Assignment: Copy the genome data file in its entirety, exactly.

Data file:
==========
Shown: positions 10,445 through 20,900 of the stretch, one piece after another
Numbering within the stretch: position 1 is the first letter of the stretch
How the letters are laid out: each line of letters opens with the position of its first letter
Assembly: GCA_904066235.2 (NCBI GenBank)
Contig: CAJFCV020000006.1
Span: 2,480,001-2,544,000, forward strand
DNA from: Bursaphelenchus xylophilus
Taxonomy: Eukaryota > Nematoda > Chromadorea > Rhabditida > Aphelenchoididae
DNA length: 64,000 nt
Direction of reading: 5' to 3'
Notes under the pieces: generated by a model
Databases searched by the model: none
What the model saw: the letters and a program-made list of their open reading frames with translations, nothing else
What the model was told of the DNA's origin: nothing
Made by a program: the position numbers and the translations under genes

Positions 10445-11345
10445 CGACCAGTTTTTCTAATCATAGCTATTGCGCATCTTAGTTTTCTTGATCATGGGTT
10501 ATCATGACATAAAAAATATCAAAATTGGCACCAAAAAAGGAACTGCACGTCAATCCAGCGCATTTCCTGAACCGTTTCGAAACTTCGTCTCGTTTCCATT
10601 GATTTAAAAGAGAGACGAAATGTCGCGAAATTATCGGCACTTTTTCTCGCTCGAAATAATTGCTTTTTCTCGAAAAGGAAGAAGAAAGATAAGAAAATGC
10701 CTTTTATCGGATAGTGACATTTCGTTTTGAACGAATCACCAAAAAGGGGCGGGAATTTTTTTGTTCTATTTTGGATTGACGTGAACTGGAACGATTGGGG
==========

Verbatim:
Shown: positions 10,445 through 20,900 of the stretch, one piece after another
Numbering within the stretch: position 1 is the first letter of the stretch
How the letters are laid out: each line of letters opens with the position of its first letter
Assembly: GCA_904066235.2 (NCBI GenBank)
Contig: CAJFCV020000006.1
Span: 2,480,001-2,544,000, forward strand
DNA from: Bursaphelenchus xylophilus
Taxonomy: Eukaryota > Nematoda > Chromadorea > Rhabditida > Aphelenchoididae
DNA length: 64,000 nt
Direction of reading: 5' to 3'
Notes under the pieces: generated by a model
Databases searched by the model: none
What the model saw: the letters and a program-made list of their open reading frames with translations, nothing else
What the model was told of the DNA's origin: nothing
Made by a program: the position numbers and the translations under genes

Positions 10445-11345
10445 CGACCAGTTTTTCTAATCATAGCTATTGCGCATCTTAGTTTTCTTGATCATGGGTT
10501 ATCATGACATAAAAAATATCAAAATTGGCACCAAAAAAGGAACTGCACGTCAATCCAGCGCATTTCCTGAACCGTTTCGAAACTTCGTCTCGTTTCCATT
10601 GATTTAAAAGAGAGACGAAATGTCGCGAAATTATCGGCACTTTTTCTCGCTCGAAATAATTGCTTTTTCTCGAAAAGGAAGAAGAAAGATAAGAAAATGC
10701 CTTTTATCGGATAGTGACATTTCGTTTTGAACGAATCACCAAAAAGGGGCGGGAATTTTTTTGTTCTATTTTGGATTGACGTGAACTGGAACGATTGGGG